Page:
Practice mindful eating. Practice mindfulness while eating. Mindfulness is not a diet but a way to be present while eating, break bad habits, and bring awareness to habits around eating. Mindfulness encourages you to know when we are truly full and pay attention to your body’s signals that you are full. The benefit of mindfulness eating is decreases over eating meals as well as desserts.
- To help with mindfulness, try something new. Often we eat the same breakfast, lunch, and dinner on a regular basis. Try to switch it up with new recipes or vegetables and meats you don’t normally eat.
- Pay attention to each bite. This includes looking at your food, enjoying the look, savory each bite, and spending a moment after to enjoy the experience. Turn off the TV and avoid other distractions so you can enjoy each bite.
Take a break before dessert. Your brain needs time to register it is full after a meal. It takes time for the brain to retrieve signals from the digestive hormones. It differs from person to person, but it is recommend to wait 20 to 30 minutes before eating dessert.
Find an alternative activity. If you find that you are craving sweets, try an alternative activity that alleviates your emotional triggers or helps provide that break between a meal and something sweet. If you are bored and you want to grab that bag of candy just to fill the time, try one of these other activities:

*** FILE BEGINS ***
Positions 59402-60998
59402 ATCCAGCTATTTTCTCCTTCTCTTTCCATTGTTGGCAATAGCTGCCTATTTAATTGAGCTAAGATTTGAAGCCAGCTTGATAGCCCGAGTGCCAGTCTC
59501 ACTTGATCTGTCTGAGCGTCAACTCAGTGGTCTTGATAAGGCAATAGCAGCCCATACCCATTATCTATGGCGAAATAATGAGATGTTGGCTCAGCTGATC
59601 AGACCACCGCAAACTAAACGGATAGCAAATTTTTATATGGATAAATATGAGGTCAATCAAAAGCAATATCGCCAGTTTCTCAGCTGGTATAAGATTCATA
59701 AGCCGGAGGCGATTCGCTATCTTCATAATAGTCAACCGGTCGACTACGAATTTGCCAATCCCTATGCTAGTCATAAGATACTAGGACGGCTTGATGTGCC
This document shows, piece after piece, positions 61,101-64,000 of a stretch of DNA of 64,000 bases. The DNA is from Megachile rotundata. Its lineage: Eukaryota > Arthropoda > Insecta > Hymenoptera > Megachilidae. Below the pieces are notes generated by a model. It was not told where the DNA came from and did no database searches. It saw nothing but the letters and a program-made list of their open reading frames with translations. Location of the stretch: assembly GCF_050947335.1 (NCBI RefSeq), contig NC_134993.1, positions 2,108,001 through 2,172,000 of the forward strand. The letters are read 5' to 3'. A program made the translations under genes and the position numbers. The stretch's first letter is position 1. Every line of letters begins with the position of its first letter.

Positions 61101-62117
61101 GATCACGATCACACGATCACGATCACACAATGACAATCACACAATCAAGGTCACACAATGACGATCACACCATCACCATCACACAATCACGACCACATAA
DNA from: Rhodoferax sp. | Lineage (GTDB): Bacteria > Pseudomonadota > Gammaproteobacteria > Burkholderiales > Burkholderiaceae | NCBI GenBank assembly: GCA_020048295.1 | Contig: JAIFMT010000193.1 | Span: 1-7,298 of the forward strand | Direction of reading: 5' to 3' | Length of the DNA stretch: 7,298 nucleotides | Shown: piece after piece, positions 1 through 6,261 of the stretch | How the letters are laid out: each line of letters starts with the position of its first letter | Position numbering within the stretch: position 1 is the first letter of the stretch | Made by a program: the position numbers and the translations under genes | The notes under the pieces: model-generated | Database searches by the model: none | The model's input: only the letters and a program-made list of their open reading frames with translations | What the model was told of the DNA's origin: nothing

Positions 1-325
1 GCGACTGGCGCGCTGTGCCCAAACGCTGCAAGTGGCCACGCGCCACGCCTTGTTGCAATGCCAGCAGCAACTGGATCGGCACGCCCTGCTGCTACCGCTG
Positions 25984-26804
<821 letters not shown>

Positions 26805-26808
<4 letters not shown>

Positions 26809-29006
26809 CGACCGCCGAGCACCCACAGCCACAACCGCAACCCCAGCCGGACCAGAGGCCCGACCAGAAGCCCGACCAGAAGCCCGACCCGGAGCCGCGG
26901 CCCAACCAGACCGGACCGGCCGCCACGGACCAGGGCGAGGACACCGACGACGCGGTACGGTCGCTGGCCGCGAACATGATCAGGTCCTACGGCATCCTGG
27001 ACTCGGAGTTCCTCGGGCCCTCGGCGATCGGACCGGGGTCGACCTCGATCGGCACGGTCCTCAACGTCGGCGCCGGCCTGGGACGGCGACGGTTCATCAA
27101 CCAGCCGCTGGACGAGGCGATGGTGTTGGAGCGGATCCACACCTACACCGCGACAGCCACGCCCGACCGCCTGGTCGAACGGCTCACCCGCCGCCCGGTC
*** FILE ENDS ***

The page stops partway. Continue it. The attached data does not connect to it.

- Take a walk
- Try mediation
- Write in a Journal
- Chew sugar-free gum
Limit access. Another strategy for avoiding sweets it to limit access to temptation. This could be removing it completely or putting it out of sight. Research shows that removing items or at least making it harder to access them decreases consumption. It provides more time to think about if you really, really need or want the sweet. You can try:
- Throwing away all sweets and sugar in your house.
- Hide sweet items on the top shelf making it harder to reach.
- Place healthier items in sight, such bowl of fruit on the counter instead of a cookie jar.